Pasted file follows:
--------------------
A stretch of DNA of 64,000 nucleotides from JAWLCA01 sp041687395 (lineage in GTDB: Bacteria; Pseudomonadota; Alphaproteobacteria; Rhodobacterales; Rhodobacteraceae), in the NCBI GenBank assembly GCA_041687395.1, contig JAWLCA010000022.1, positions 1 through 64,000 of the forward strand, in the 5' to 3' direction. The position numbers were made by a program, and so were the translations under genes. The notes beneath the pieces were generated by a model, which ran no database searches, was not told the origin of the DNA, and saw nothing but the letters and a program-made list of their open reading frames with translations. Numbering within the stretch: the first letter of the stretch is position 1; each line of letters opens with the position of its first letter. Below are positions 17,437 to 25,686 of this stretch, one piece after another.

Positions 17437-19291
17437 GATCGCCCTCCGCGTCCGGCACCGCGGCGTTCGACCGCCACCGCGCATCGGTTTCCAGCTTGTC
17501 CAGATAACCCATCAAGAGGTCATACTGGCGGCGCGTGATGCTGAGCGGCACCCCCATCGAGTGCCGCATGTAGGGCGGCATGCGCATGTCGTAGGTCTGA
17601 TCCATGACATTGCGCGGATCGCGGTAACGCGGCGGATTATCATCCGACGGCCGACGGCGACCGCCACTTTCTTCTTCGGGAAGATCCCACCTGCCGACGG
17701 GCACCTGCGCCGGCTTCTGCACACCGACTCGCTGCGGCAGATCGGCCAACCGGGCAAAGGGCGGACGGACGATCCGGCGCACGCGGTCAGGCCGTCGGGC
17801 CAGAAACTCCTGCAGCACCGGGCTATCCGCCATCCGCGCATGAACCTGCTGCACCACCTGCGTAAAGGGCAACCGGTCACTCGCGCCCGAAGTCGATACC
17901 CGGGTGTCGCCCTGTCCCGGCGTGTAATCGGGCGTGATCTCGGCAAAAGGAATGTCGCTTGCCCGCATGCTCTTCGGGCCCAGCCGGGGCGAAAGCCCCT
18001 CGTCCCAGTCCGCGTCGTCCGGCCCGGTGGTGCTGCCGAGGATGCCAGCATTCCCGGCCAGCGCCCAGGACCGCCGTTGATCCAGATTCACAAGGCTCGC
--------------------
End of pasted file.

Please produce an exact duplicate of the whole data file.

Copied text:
A stretch of DNA of 64,000 nucleotides from JAWLCA01 sp041687395 (lineage in GTDB: Bacteria; Pseudomonadota; Alphaproteobacteria; Rhodobacterales; Rhodobacteraceae), in the NCBI GenBank assembly GCA_041687395.1, contig JAWLCA010000022.1, positions 1 through 64,000 of the forward strand, in the 5' to 3' direction. The position numbers were made by a program, and so were the translations under genes. The notes beneath the pieces were generated by a model, which ran no database searches, was not told the origin of the DNA, and saw nothing but the letters and a program-made list of their open reading frames with translations. Numbering within the stretch: the first letter of the stretch is position 1; each line of letters opens with the position of its first letter. Below are positions 17,437 to 25,686 of this stretch, one piece after another.

Positions 17437-19291
17437 GATCGCCCTCCGCGTCCGGCACCGCGGCGTTCGACCGCCACCGCGCATCGGTTTCCAGCTTGTC
17501 CAGATAACCCATCAAGAGGTCATACTGGCGGCGCGTGATGCTGAGCGGCACCCCCATCGAGTGCCGCATGTAGGGCGGCATGCGCATGTCGTAGGTCTGA
17601 TCCATGACATTGCGCGGATCGCGGTAACGCGGCGGATTATCATCCGACGGCCGACGGCGACCGCCACTTTCTTCTTCGGGAAGATCCCACCTGCCGACGG
17701 GCACCTGCGCCGGCTTCTGCACACCGACTCGCTGCGGCAGATCGGCCAACCGGGCAAAGGGCGGACGGACGATCCGGCGCACGCGGTCAGGCCGTCGGGC
17801 CAGAAACTCCTGCAGCACCGGGCTATCCGCCATCCGCGCATGAACCTGCTGCACCACCTGCGTAAAGGGCAACCGGTCACTCGCGCCCGAAGTCGATACC
17901 CGGGTGTCGCCCTGTCCCGGCGTGTAATCGGGCGTGATCTCGGCAAAAGGAATGTCGCTTGCCCGCATGCTCTTCGGGCCCAGCCGGGGCGAAAGCCCCT
18001 CGTCCCAGTCCGCGTCGTCCGGCCCGGTGGTGCTGCCGAGGATGCCAGCATTCCCGGCCAGCGCCCAGGACCGCCGTTGATCCAGATTCACAAGGCTCGC